Loving someone shouldn’t be hard. As Sato and Aoi start a second year of their romance, however, there are more than a few obstacles. Suffering from abandonment issues that stem from his own parents’ rejection of their gay son, Aoi (a voice actor who portrays all the best submissive bottoms in Japanese “boy’s love” media) is deeply affected when Sato’s mother reacts negatively to her own son’s coming out. Sato is ready and willing to give up contact with anyone in his family who would reject him or Aoi—something Aoi is fearful would cause Sato to resent him at some point in the future. On top of that, Aoi is feeling professional pressure to come out. Specifically, a moderately successful fellow voice actor named Atsushi starts putting Aoi in the hot seat during public events. No matter how deeply and how much Aoi feels for Sato, Aoi is convinced that publicly acknowledging this orientation would be a death knell for a career that has finally started to help pay the bills.
Loving someone shouldn’t be a secret. After more than a year dating (closer to two if you count the period where Aoi insisted there was such a thing as “friendship kisses”), Sato (an accountant for a major anime studio that specializes in giant mecha programs) is feeling the strain of constantly keeping his relationship with Aoi a secret. He’s happy his family knows and confident his mother will come around. But Sato wants what any heterosexual couple has, even in conservative Japan: holding hands while walking down the street, sitting close to each other on the train, maybe a kiss in public or two. Aoi has put the kibosh on PDA, afraid it will hurt his career, but Sato wishes he could make the man of his dreams understand that Aoi’s fans would like him *more* if he came out and, at the very least, a little affection outside neighborhoods where Aoi might be recognized wouldn’t harm anyone.
Buffeted by these conflicting emotions and expectations, Aoi and Sato have a lot to consider and come to terms with if they hope to stay together.
This was a no-brainer for International Week in our Reading Challenge Month—our main characters are Japanese and the entire story unfolds in Japan. If you’ve read the reviews for Tasukada’s earlier installments in this series, then you’ll know I have a deep appreciation for what I think is the author’s authenticity in portraying two aspects of Japanese popculture I used to strongly identify with: indie band life from the perspective of an insider (technically, Aoi is a seiyuu [voice actor], but has friends in the indie band scene and I still consider Aoi an “insider” in terms of the entertainment industry) and anime nerds from the perspective of an outsider.
Part of the fun of reading this comes from the fact that Aoi and Sato are an established couple. They’ve already fallen in love, so the author and the reader get to focus on the dynamic of how to stay together—no small feat in a conservative society like Japan. Tasukada does a great job nonchalantly showing how Aoi accepts Sato’s anime nerd life and how Sato supports Aoi’s voice acting. Readers will enjoy vignettes from each of these nerdy scenarios. One chapter follows Sato and Aoi to a Gundam convention that seamlessly highlights how Aoi has picked up a bit of Gundam nerd culture. That said, themes that stem from Aoi’s voice acting and the corresponding fan culture are more prevalent. For one thing, there was Atsushi, the other voice actor, who may be angling to blackmail Aoi into coming out to his fans. For another thing, the manner in which Sato expresses his support for Aoi’s unconventional work (Aoi’s not just a voice actor, he’s the voice behind some of the most popular bottoms in gay-themed audio recordings) actually puts Aoi on edge.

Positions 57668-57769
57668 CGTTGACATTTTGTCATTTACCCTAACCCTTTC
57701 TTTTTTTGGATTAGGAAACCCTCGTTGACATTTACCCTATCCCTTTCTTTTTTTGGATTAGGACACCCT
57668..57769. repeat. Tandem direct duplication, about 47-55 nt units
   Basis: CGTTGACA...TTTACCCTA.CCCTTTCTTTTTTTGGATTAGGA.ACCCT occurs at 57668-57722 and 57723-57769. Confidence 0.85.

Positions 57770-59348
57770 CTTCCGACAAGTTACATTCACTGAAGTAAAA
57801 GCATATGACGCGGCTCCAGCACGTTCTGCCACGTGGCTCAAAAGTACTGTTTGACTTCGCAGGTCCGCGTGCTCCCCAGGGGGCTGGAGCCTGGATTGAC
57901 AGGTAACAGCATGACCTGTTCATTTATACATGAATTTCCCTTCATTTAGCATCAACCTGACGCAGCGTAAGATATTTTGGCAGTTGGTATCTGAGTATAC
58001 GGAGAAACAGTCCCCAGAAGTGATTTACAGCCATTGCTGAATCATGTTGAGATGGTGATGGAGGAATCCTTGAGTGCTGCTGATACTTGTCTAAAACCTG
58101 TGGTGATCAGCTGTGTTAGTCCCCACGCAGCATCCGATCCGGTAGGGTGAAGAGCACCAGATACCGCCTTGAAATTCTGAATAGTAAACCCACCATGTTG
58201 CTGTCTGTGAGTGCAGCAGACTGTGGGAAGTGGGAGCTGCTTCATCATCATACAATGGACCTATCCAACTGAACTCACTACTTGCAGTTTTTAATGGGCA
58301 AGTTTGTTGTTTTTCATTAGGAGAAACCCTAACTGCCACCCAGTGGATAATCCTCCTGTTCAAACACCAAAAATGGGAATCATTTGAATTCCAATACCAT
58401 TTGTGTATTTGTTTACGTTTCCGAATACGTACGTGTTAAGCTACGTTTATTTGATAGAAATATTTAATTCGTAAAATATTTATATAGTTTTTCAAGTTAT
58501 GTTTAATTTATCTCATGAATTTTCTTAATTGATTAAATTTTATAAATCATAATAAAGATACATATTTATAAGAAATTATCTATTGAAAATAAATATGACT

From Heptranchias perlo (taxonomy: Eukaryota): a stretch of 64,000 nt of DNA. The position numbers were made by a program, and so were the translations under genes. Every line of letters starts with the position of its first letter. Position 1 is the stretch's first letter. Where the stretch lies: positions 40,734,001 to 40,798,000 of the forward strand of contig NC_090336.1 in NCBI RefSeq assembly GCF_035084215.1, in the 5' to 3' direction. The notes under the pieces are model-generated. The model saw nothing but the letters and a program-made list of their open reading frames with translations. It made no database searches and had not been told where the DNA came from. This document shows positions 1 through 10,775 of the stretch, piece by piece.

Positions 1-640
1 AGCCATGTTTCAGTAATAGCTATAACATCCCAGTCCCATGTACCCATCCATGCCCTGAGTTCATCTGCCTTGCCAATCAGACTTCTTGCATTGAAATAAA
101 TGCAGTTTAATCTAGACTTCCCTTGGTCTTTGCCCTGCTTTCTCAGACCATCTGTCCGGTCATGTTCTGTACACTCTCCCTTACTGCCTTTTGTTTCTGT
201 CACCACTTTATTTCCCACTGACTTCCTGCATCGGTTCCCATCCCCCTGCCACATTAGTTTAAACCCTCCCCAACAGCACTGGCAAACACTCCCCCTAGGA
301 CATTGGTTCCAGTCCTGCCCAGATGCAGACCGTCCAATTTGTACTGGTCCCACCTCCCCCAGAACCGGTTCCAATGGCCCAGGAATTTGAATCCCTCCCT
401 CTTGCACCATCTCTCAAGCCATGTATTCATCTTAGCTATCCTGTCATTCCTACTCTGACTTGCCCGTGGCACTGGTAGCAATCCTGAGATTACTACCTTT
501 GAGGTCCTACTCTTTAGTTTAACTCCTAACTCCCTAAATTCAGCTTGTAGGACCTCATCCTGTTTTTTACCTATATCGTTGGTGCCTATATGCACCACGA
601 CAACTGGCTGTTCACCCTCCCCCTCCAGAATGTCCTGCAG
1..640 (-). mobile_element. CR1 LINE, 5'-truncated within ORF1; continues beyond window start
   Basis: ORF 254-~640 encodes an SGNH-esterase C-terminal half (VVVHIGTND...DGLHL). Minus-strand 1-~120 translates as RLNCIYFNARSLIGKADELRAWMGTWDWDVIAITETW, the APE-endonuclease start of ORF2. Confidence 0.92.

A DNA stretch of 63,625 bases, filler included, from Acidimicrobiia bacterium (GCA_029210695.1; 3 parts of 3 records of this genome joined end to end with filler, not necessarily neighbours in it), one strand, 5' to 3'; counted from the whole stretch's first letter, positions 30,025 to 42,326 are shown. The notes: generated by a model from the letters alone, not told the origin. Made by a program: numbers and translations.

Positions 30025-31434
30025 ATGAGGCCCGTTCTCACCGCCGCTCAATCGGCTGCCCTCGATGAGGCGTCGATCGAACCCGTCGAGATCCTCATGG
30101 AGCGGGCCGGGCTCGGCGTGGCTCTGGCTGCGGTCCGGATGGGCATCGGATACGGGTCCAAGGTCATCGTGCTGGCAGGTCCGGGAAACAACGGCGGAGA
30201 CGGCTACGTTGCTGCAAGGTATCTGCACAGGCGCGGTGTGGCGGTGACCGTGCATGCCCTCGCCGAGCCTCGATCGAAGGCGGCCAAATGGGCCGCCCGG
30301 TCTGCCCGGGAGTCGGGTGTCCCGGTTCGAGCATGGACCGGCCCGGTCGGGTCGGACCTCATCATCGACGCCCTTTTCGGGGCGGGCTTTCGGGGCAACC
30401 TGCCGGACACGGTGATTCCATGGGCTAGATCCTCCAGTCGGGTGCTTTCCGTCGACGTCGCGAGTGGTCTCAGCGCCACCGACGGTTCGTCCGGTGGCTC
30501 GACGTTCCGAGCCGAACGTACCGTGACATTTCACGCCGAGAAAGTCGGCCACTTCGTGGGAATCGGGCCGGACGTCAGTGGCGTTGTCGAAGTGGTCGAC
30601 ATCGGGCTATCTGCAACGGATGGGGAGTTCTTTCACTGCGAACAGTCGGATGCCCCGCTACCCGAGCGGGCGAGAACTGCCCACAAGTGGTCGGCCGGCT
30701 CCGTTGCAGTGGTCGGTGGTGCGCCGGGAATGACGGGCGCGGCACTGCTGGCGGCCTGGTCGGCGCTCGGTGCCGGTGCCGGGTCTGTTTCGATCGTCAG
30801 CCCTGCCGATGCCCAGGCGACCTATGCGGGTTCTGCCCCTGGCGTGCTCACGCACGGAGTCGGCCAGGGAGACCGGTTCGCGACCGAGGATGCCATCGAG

The chapters are arranged chronologically by month. I think this pacing works well—the themes come shining through, but we’re not inundated with minutiae. For example, the tension Atushi brings to Aoi’s working life, as well as Sato’s and Aoi’s reactions to it, crop up in multiple chapters, but plenty is left to the imagination. For me, at least, this built a ton of anticipation for the resolution of this story line. There are some other themes that come and go, but were not as prevalent as the Atsushi drama. For example, there was Sato’s exploration of coming further out of the closet (so far, he’s only officially out with his family—to very mixed results). There is also a brief bit where I was rooting for Sato to go insane with jealousy after Aoi has a wild night out with his friends (keeping in mind that in the last book, Sato was stunned someone as cool as Aoi would give someone as nerdy as Sato the time of day), but this gets resolved before too much comes of it (unfortunately, I thought).
Overall, I really enjoyed this batch of installments in the saga of Aoi and Sato’s relationship. Highlights included the above-mentioned fact that we get to see each of them placed in their partner’s fandom, showing that they’re integrating their hobbies. There are bits of high drama that played out realistically, if not with maximum drama content—how Aoi frets over coming out to his fans and really frets over Sato’s mom. While I thought some aspects could have been developed a bit more (Sato’s jealousy and Aoi’s actions/reactions to pressure to coming out as they would have affected Sato), on the whole, there was a good balance of angst and relief.
This review is part of our Reading Challenge Month for International Week! Leave a relevant comment below and you will be entered to win a prize pack of some of our favorite International Books. Commenters will also be entered to win our amazing grand prize sponsored by Dreamspinner Press (a Kindle Fire filled with Dreamspun Desires/Beyond books, plus a 3-month subscription!). You can get more information on our Challenge Month here, and more details on International Week here, including a list of all the books in this week’s prize.